A Messy Little Murder
The slow lapping of the Prion River mingled with the creaking wood symphony of the water wheel beside the dock. Moonlight tinted the heavy fog as the last hours of night became the first hours of morning. The heavy mist lay upon the woman’s corpse, fat drops of dew sitting on the blood and making it shine.
Alys bent over the body, her hands on her hips as she studied the dead woman’s face. Young. Roughed up. She may have been pretty once, but it was impossible to tell now. Old bruises and new mixed with dried blood to create a mask over the girl’s features.
Alys turned to the man standing against the wooden wall of the pier and shrugged. “What do you want me to say?”
The man finished speaking to a pair of city guards and waited until the two men clanked away in their armored breastplates and shiny helms. His light hair, always cropped close and crisply perfect, shone briefly in the glow from the torches the guards carried. Alys caught just a glimpse of those familiar blue eyes before the light from the torches faded away.
He pulled his long coat closer about him against the chill of the morning. The black fabric and gray striping of a royal magistrate made him stand out.
She corrected her thoughts. Stand out even more.
“I want you to tell me what happened,” he said.
She laughed, adjusting the large bladed scythe that she carried across her back. “What happened? Someone killed her, Magistrate Inspector Daxton Ellis,” Alys said, punctuating every syllable of the man’s title with a clipped enunciation.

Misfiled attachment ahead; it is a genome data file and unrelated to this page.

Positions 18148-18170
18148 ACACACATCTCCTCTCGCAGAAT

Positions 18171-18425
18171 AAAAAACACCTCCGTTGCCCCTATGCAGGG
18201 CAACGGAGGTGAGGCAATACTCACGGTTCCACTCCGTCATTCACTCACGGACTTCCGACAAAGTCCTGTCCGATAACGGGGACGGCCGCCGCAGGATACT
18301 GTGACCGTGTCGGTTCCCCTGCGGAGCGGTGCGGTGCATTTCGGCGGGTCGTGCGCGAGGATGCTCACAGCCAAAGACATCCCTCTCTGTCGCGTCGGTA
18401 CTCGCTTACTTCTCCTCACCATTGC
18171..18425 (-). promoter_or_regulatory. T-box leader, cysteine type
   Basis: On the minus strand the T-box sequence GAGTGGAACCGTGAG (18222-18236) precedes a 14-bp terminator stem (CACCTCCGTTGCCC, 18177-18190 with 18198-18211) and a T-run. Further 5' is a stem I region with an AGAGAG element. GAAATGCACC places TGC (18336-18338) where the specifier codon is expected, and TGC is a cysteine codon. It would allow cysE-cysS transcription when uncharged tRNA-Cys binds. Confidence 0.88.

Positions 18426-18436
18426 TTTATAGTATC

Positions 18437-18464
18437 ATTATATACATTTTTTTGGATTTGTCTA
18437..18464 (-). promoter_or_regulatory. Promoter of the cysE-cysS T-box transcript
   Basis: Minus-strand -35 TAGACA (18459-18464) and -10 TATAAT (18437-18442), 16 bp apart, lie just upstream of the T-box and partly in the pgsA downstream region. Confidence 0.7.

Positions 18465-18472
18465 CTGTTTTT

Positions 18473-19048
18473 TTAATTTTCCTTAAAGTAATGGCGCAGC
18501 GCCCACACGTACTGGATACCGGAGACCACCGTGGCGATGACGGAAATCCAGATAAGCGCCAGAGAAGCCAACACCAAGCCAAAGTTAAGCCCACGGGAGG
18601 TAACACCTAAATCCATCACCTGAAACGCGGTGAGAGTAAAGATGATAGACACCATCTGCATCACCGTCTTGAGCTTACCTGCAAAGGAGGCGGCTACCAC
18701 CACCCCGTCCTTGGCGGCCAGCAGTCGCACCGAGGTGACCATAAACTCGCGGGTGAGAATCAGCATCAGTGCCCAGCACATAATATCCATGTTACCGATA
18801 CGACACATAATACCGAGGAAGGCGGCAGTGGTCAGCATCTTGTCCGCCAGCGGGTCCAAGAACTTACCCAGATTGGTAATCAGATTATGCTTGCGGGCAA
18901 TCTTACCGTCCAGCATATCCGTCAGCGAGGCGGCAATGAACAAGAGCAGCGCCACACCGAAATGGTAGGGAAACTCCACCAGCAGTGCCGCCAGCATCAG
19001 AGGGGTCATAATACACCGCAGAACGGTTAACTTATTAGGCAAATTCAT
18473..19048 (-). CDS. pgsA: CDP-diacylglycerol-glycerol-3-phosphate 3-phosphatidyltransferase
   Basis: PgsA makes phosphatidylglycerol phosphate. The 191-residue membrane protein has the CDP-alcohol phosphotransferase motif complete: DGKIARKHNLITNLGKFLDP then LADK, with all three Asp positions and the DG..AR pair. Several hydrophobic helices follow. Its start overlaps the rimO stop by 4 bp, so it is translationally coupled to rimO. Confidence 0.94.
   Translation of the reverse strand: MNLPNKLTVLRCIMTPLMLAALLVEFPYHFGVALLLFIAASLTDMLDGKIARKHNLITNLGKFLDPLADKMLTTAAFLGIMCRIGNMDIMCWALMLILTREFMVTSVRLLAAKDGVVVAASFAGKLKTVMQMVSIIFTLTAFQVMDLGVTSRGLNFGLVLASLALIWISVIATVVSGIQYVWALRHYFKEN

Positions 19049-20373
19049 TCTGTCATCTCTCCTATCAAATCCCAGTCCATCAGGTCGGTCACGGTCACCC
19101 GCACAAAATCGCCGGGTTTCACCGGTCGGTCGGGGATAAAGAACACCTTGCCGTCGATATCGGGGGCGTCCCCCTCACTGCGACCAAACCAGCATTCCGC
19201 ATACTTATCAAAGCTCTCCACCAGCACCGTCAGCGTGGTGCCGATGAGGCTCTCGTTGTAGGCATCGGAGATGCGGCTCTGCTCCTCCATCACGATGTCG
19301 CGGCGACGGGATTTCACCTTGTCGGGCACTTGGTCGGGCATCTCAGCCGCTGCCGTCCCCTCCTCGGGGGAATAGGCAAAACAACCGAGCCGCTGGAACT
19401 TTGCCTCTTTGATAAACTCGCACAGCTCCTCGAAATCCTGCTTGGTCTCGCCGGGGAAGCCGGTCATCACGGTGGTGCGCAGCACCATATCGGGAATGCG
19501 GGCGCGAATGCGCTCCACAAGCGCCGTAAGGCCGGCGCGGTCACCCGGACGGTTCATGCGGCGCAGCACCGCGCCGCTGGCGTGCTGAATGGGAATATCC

He gave her a long, hard stare. “Nothing is ever easy with you, is it, Alys?”
“It’s part of my charm,” she said, moving over to the wall beside him. As she drew closer, she studied his face – the subtle play of muscles around his eyes, the set of his mouth. He was always easy to read. “You know who she is.” It was not a question.
He hesitated at first, then said, “She’s Lydia Ashdown.”
“Old name,” she said.
Alys shrugged. “Doesn’t mean much down here in Lowside. You’re sure it’s her?”
The inspector gave her a slow nod. “She’s been missing for three months now. The parents held out hope that she had just had a rebellious jaunt out to the marches to visit friends or relatives.” He shook his head. “Still, the magistrates were given her description. We knew there was a chance we’d find her like this, but there was always hope. At least until tonight.”
Alys flicked her tongue against her teeth in silent annoyance. “That doesn’t answer my question, Dax. How do you know this is her?”
“When she was younger, she was playing and fell into the hearth,” he said. “It left her with a burn scar between her…” He cleared his throat. “Over her heart area.”
Alys laughed. “So you tore open this poor girl’s bodice for your salacious gaze? Why Dax, you cad!”
“The mark is distinctive. It looks like a sparrow.”
“A sparrow?” Alys said in disbelief, kneeling down and opening up the corpse’s shirt. Underneath the clothing, on the stiff, waxy flesh was a brownish red mark. It sat between her breasts, just over her heart. To Alys’s surprise, it actually did look quite a bit like a sparrow in flight. “Amazing. Highside even has prettier scars than we do.”
“This is hardly a laughing matter, Alys. The Ashdowns are true blooded. They have a direct line to the First Ascended. And their daughter is dead. In Lowside.”
“Ah,” Alys said. “And there it is. I was wondering what had prompted the chief magistrate to assign you here, dear Dax. Now, I know. You true bloods stick together, right? They brought you in to tidy things up and make sure the Ashdown family is confident that a person of the correct breeding and background is investigating the death of their poor child.”
His eyes narrowed. “I thought we weren’t making this personal?” he remarked, an edge in his voice. “Wasn’t that one of the rules?” He paused and shook his head. “I’m not here to tidy anything up. I am here for justice. To find who is responsible. It does not matter to me in the slightest how true hers or anyone’s blood may be. You should know that most of all.” He looked at her and in his eyes was that familiar look of resolution, but also a bit of challenge as well.